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Get to know the core Oracle IaaS offerings

Oracle Cloud Infrastructure may not be for everyone, but it does have its appeal for certain workloads. Learn about the core IaaS tools that act as the service's foundation.

Even though Oracle still lags well behind market leader AWS in terms of tools and customers, it has made strides with its public cloud IaaS in recent years.

Oracle Cloud Infrastructure (OCI) -- the second Oracle IaaS incarnation -- was relatively late to the market. And while some questioned whether Oracle had missed the boat, it appears the offering has started to find an audience.

Because of its price-to-performance ratio, Oracle's cloud has gained traction with organizations that want to build custom, compute-intensive applications, according to Deepak Mohan, an IDC analyst. This includes industrial edge, high-performance computing and other cloud-native apps.

Oracle is still outside of the top five in IDC's ranking of IaaS market share -- though it's on that list for overall public cloud, if you include PaaS and SaaS, Mohan said. But Oracle has steadily added to its stable of IaaS and other cloud offerings as it seeks greater market share.

Oracle plans to expand to 36 regions by the end of 2020. And in addition to its flagship cloud-based database services, the Autonomous Database offerings, there are a range of Oracle IaaS and higher-level tools for security, management, analytics, app development and machine learning. Oracle has also partnered with Microsoft to support its workloads on Azure -- an indication that it might forgo the general IaaS market and continue to focus on specialization.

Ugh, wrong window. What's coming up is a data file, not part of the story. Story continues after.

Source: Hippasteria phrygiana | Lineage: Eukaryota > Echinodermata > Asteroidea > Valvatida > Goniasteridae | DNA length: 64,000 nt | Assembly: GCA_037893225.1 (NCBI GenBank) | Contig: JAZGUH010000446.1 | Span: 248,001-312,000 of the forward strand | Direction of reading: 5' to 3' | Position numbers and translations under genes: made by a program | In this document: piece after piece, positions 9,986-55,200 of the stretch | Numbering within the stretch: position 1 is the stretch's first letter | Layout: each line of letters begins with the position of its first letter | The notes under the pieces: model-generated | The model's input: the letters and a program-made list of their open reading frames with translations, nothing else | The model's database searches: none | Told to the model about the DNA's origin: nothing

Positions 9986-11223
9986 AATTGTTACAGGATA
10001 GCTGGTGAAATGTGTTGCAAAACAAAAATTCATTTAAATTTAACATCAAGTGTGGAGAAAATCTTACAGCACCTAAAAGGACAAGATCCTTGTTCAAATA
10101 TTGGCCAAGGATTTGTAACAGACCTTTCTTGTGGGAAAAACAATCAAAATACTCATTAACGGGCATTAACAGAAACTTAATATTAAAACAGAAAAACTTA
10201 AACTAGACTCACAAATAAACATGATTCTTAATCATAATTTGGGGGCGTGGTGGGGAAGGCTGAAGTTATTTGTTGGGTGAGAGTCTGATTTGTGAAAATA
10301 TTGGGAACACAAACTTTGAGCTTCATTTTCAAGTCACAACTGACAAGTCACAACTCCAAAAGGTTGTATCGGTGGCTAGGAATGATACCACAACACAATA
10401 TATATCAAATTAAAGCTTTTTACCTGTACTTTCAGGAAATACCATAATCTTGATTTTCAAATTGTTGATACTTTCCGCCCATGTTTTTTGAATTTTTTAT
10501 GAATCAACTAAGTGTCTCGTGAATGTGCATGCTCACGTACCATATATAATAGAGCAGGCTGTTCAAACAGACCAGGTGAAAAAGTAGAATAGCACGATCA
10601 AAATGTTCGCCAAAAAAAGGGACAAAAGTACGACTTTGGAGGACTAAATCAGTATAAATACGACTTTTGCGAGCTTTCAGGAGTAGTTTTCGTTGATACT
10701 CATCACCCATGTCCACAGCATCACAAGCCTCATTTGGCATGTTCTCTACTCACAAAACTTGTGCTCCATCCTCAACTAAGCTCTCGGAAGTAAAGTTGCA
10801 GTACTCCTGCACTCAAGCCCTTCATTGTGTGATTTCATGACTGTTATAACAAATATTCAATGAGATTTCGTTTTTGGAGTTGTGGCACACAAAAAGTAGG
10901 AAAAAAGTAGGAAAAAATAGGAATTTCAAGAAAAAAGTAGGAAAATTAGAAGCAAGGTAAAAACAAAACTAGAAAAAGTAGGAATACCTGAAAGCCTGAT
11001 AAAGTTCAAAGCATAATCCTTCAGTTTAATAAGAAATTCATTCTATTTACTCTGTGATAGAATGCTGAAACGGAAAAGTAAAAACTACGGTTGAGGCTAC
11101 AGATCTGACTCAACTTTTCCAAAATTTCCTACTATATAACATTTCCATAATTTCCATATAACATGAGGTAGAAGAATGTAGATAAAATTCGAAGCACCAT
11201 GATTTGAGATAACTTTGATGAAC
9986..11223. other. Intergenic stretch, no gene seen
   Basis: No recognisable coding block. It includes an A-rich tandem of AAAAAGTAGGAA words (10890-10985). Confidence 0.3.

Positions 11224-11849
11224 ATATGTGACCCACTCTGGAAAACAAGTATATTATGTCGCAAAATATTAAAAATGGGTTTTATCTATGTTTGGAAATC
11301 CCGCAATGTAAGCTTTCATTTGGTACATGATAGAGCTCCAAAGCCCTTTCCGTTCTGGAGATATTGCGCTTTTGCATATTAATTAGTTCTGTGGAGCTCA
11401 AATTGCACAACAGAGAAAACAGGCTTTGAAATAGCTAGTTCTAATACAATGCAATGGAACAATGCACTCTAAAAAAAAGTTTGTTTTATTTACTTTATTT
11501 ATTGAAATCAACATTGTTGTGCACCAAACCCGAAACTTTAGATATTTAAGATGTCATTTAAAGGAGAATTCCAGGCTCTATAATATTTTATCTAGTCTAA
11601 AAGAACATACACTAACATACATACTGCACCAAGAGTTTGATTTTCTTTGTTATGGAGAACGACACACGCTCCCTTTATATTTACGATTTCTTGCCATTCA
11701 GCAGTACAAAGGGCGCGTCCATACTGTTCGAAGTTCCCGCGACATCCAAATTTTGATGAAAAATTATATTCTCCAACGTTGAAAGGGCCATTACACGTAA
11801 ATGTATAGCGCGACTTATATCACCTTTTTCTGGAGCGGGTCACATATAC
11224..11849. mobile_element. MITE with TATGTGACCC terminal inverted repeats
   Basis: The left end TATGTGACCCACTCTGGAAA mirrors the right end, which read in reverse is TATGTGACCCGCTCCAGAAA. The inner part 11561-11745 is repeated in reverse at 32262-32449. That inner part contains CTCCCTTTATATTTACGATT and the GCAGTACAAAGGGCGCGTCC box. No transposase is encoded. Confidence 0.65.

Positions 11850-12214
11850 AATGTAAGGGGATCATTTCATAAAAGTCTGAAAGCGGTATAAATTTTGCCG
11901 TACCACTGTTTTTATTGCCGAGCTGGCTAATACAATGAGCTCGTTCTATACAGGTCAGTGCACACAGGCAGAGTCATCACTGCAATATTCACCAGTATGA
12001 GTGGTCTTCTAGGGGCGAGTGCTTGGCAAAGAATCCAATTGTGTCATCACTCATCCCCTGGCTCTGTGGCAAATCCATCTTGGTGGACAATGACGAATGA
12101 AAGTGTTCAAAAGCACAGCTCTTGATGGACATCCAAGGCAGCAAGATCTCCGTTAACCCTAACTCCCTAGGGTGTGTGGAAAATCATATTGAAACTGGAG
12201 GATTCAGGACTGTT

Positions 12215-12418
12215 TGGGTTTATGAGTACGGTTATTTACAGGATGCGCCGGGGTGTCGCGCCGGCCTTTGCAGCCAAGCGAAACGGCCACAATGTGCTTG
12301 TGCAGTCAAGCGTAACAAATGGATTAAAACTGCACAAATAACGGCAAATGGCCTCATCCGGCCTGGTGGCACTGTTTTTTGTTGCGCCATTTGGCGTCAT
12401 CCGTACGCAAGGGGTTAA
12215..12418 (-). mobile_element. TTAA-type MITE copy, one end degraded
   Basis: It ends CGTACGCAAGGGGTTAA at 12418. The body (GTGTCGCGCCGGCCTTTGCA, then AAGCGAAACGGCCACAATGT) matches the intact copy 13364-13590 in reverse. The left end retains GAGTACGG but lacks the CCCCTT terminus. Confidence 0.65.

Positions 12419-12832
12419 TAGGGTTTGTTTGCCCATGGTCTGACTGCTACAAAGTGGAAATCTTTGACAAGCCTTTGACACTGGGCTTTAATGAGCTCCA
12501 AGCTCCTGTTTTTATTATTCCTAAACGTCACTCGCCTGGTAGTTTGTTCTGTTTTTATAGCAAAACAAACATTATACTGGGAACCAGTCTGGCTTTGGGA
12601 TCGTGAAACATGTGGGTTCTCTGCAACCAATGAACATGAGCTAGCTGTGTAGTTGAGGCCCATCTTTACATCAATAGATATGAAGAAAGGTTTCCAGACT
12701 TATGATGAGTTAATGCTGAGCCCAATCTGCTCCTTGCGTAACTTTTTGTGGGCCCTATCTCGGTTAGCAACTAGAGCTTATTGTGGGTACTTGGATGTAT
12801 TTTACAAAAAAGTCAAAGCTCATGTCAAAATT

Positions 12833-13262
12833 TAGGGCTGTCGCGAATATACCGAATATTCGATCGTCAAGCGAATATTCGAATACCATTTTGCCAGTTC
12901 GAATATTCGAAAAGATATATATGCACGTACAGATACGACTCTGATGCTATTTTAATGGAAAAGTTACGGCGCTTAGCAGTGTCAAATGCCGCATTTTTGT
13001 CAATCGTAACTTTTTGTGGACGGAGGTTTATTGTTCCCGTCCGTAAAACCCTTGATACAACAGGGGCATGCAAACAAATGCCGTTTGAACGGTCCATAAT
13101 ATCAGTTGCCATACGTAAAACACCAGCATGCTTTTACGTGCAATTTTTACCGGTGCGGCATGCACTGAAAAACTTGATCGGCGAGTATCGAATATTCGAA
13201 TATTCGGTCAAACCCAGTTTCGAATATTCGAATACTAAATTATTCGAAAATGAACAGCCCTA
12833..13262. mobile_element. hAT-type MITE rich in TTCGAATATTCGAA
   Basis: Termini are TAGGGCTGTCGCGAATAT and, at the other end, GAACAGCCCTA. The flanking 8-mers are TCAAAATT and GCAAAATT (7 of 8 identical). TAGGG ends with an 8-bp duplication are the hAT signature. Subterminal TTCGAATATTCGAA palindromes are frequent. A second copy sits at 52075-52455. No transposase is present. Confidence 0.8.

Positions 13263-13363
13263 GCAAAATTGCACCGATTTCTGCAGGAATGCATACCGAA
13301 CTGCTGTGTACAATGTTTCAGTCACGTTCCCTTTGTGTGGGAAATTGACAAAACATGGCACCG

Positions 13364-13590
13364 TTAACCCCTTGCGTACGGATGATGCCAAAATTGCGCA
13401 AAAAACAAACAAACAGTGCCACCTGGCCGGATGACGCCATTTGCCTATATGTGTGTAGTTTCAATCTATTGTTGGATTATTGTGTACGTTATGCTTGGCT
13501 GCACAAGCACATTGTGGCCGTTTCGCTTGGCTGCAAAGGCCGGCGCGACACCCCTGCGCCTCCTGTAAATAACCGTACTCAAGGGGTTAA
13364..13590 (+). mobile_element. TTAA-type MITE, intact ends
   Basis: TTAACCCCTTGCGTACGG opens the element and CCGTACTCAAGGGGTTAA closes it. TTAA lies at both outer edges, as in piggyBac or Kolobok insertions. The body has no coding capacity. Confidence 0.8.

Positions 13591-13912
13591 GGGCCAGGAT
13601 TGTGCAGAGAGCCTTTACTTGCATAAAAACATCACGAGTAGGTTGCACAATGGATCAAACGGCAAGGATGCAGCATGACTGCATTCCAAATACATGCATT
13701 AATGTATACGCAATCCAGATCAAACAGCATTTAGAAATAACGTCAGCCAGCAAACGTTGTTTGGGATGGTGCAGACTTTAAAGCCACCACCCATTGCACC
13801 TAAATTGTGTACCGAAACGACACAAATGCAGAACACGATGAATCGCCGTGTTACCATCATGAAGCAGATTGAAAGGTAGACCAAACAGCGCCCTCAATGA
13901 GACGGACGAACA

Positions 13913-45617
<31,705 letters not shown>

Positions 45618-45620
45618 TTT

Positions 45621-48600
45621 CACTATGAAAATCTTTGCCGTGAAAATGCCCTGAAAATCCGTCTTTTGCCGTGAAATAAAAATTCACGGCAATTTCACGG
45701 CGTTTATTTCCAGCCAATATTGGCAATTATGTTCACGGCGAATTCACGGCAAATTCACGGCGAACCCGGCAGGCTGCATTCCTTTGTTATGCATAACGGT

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"In terms of their features and regions, they've definitely made solid advancements," Mohan said.

Any public cloud IaaS offering starts with core building blocks of compute, networking and storage. Check out this high-level overview of some of those notable services available on OCI, broken down by category.

Compute

Virtual Machines: Oracle breaks its VMs into two categories -- general purpose and Dense IO. While Oracle's IaaS doesn't have nearly the range of VM sizes or types as some of its competitors, it does sell more than two dozen VM sizes. Individual VMs max out at 24 cores, 320 GB of RAM and 1 petabyte (PB) of block storage.

Bare Metal: These instances are for applications that require isolation and/or high memory and bandwidth, with up to 64 cores, 768 GB of RAM and 1 PB of block storage. Oracle also sells bare metal and VM instances specifically designed for machine learning and high-performance computing, with up to 8 GPUs.

Container Engine for Kubernetes: This is a managed Kubernetes service that supports clusters on VMs and bare metal. It also integrates with the OCI load balancer and persistent volume services. Oracle also has a private, Docker-compatible image registry service for containers that run in the Kubernetes engine.

Storage